10 weeks. No dialysis. We’re not supposed to have made it this far. If you’d had plotted a graph with RD’s blood chemistry results as they had charted previously, the odds were stacked against him.
Our little underdog.
Not only is he still here, with us, he’s living. Of course there are changes, my eyes are open. Fluid balances being tinkered with and then tinkered again. For our sanity, I needed to know- is RD showing some kind of radioactive gunk, superhuman strength against blood toxicity that could fell a large horse or, actually has it somehow plateaued? We’d agreed no more invasive treatment, and that included blood tests, but here I was going back on my word.
And here’s why: this stasis is stifling. The worry that sits like a stone in my throat all day, everyday is heavy and exhausting. You know that worry as a parent all the time; a sickness bug, a temperature that lasts longer than you expect. How helpless it can make you feel. How you wonder when it will get better so life can continue as it was before. How you worry about too much or not enough medicine.
It’s that but endless. Or actually there will be an end but you don’t want it. Or maybe you do want it, but you worry how that sounds. Those niggles that eventually all you’ll be left with is memories of this time and how annoyed you are that its filled with worry. But you can’t make the two mutually exclusive.
I’m worried that in this timeframe I’m not working, not providing. I’m worried that grief will rob me of my ability to function as I was before ever again.
I worry about worrying. About not worrying. About driving myself insane. About driving others insane.
So I needed to know. We needed to know.
And as ever RD has pushed the barriers of the understanding of his disease. His levels have plateaued or increased marginally. There quite possibly is some radioactive gunk afoot. The prediction now, akin to licking your finger and holding it in the air, is that RD will have several more weeks, even possibly months as he is.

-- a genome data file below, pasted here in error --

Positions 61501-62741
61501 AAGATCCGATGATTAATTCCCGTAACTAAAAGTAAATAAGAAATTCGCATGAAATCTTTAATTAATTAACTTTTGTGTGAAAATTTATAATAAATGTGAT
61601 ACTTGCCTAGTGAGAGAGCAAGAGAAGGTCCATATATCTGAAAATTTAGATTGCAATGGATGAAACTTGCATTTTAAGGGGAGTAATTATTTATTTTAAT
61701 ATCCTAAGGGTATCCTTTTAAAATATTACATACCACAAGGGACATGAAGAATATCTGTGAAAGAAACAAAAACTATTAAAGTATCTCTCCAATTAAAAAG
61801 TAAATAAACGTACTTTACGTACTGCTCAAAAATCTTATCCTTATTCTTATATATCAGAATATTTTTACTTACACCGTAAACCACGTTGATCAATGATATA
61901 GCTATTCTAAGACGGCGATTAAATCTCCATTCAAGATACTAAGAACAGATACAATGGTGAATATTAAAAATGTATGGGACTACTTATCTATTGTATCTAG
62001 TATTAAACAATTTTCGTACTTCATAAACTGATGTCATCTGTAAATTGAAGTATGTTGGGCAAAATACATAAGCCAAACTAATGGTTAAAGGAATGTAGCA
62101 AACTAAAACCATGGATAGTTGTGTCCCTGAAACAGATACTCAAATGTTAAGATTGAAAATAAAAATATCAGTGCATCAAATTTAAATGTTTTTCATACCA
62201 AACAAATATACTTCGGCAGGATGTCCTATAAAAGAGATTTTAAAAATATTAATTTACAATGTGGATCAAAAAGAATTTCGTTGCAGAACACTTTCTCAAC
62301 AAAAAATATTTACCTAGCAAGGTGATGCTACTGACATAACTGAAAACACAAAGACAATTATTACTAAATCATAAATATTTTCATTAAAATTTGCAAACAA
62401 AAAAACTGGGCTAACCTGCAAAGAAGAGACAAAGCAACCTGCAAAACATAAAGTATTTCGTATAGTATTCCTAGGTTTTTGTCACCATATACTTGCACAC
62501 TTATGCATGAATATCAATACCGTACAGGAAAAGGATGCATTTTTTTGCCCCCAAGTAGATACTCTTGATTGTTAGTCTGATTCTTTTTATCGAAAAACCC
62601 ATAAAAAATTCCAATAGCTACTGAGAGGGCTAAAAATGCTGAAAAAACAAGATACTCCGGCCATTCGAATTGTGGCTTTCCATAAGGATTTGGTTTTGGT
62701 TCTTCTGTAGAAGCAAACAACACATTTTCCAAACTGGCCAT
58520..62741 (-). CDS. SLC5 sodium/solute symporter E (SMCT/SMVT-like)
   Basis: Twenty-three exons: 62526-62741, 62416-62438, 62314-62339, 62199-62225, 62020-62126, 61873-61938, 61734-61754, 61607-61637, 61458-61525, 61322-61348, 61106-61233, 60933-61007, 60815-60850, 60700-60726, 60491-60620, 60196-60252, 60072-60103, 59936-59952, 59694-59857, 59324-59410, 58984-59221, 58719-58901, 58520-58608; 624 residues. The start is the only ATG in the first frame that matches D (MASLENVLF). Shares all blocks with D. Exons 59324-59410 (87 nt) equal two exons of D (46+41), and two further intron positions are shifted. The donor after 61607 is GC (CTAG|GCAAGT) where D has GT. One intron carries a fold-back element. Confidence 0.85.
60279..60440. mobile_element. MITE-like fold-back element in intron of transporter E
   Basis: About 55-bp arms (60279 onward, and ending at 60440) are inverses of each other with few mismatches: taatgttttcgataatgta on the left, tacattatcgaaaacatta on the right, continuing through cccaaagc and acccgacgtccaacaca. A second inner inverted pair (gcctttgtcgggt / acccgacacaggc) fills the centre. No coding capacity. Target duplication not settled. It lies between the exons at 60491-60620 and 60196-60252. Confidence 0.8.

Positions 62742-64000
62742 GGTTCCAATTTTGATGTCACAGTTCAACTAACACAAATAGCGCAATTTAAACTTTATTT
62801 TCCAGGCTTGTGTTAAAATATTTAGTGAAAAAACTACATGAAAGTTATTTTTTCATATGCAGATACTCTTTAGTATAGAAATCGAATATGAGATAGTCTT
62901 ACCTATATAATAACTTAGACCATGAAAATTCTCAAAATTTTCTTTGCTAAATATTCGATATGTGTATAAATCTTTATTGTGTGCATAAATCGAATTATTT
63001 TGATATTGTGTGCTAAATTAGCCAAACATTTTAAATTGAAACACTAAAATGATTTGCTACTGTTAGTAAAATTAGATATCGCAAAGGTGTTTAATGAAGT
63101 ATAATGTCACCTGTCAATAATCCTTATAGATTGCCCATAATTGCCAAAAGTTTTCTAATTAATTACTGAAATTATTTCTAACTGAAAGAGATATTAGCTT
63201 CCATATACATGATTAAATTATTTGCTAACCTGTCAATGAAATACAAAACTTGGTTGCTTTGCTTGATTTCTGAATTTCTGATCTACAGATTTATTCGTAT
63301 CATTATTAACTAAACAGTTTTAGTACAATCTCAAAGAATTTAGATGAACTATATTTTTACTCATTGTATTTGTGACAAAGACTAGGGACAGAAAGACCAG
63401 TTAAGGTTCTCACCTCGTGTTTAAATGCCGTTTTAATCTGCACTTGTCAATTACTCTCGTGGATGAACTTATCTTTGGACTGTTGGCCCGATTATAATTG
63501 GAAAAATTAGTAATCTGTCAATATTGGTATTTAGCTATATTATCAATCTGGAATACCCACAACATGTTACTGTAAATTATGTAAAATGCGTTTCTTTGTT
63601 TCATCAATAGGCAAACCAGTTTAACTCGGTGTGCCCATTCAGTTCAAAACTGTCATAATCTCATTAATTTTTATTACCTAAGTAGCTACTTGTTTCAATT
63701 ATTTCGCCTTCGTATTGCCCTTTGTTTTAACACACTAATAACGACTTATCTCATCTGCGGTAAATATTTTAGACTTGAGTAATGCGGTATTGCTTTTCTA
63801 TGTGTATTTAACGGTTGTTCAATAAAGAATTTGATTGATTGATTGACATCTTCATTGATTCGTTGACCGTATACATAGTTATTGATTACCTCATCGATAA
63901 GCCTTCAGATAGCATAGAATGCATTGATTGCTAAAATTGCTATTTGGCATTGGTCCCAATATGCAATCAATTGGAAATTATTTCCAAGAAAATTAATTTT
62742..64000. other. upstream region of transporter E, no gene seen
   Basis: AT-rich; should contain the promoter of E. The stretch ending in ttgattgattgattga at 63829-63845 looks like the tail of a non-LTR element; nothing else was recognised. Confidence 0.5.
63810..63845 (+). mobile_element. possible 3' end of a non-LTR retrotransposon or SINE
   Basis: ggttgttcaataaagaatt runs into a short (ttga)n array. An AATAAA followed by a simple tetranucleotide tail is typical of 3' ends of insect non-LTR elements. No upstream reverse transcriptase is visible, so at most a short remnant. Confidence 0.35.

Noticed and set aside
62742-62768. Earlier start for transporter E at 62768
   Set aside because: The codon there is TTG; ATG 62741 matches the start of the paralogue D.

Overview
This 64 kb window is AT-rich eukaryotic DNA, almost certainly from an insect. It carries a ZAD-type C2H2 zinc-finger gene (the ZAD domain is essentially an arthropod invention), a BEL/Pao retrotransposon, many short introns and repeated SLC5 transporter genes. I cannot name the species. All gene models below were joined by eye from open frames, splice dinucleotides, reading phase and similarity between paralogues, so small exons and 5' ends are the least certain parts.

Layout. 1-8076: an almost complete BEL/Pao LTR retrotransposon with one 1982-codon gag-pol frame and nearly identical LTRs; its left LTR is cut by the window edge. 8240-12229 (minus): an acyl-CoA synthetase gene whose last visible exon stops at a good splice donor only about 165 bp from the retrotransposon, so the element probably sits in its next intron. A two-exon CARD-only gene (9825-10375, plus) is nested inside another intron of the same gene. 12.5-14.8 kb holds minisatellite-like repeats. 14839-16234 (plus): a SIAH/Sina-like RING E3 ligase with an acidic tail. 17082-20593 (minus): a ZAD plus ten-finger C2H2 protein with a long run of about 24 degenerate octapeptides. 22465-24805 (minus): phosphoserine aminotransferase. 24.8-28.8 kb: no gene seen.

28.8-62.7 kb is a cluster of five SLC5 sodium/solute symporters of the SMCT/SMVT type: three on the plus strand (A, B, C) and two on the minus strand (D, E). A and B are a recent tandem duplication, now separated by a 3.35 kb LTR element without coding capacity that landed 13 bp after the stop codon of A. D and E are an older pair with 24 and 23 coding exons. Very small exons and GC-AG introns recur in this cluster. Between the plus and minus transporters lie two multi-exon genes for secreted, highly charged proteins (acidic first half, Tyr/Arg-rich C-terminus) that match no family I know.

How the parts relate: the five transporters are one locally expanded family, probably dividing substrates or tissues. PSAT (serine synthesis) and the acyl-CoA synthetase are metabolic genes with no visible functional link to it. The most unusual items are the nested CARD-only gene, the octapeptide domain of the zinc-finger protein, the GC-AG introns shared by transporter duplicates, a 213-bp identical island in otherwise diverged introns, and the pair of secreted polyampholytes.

Things we’d put as impossible: returning to school, going on another holiday, planning a 6th birthday party are returned to us. Returned with a caveat, but there nonetheless.
Here’s the big one: he’s not expected to die suddenly anymore.
And whilst that’s smack your arse and kiss your grandma amazing, there’s also a terrifying worry about how he will deteriorate. I can only hope for what we’re seeing so far.
The difficult stuff; he’s tolerating less and less feed. And less and less fluid. But it’s not because he’s vomiting lots. It’s affecting his blood pressure so our determinants are him going more floppy, tired, irritable and cold hands and feet. Hard to distinguish from his overall decline. Because he’s generally all of those things a bit more now anyway.
The good stuff; his zest to live and love is unaffected. He is gloriously naive to what is happening. (Well, apart from his erythropoietin injections and he’s made his feelings perfectly clear about those). He tries and tries to carry on, he’ll just take more cuddles and more naps. And we are happy to oblige, indulge and breathe him in.
First, for memories. Second, to try and absorb some of that radioactive gunk superhuman stuff so we can all keep going.
Well, she tried to cut off his head with a toy chainsaw.